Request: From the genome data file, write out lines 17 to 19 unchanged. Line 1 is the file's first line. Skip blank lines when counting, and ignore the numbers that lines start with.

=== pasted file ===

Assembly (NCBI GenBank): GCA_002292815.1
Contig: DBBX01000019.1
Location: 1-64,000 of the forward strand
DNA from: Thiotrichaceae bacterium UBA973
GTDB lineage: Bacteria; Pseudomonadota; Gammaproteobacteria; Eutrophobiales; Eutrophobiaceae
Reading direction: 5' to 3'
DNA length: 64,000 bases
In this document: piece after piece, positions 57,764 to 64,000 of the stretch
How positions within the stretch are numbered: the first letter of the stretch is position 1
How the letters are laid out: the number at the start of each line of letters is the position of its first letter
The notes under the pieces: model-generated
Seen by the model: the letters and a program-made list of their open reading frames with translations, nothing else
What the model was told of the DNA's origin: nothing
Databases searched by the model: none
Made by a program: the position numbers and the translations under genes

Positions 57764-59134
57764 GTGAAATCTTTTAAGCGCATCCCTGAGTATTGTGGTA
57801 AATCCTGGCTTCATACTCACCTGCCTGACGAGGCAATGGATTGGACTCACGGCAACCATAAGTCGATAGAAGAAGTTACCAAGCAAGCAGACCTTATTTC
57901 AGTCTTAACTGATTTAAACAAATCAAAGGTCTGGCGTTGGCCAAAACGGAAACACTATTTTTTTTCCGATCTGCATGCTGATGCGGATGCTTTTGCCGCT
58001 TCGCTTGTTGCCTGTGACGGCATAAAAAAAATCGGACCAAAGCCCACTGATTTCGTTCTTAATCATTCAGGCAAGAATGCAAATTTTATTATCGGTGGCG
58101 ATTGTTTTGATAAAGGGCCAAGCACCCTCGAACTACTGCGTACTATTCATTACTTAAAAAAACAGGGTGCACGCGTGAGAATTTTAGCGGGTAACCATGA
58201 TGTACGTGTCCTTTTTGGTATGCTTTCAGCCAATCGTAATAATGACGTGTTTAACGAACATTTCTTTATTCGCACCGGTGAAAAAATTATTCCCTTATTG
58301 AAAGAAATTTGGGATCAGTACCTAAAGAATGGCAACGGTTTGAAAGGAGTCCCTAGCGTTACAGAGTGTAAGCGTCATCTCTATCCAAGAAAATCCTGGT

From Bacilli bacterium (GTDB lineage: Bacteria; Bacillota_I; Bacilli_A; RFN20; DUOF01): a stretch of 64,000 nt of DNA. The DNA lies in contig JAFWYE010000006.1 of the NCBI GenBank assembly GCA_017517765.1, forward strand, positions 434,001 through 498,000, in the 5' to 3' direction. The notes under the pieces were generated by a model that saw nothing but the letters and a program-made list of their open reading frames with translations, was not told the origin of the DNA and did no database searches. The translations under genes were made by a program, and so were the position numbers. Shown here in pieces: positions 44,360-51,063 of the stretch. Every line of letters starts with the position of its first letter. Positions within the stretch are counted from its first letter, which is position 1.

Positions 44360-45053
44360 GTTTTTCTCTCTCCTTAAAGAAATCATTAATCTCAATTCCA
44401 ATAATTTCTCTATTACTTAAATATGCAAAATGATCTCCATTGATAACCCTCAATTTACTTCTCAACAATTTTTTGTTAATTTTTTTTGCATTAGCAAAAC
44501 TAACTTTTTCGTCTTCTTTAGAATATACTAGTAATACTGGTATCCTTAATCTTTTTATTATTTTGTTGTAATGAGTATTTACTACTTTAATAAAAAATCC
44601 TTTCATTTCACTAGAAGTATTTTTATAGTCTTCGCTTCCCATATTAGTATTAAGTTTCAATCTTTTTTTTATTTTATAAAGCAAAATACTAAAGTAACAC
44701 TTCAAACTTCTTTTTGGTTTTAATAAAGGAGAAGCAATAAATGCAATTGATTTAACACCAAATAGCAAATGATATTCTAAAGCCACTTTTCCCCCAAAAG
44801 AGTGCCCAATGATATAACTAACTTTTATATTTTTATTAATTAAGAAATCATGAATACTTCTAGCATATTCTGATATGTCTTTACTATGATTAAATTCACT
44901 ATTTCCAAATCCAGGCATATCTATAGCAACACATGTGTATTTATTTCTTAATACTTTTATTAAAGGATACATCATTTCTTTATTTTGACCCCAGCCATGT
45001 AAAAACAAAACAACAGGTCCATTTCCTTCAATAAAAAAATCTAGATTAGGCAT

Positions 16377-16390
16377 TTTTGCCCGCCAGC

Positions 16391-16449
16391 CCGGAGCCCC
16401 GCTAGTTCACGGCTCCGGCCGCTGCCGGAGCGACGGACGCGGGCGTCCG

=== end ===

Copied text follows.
57764 GTGAAATCTTTTAAGCGCATCCCTGAGTATTGTGGTA
57801 AATCCTGGCTTCATACTCACCTGCCTGACGAGGCAATGGATTGGACTCACGGCAACCATAAGTCGATAGAAGAAGTTACCAAGCAAGCAGACCTTATTTC
57901 AGTCTTAACTGATTTAAACAAATCAAAGGTCTGGCGTTGGCCAAAACGGAAACACTATTTTTTTTCCGATCTGCATGCTGATGCGGATGCTTTTGCCGCT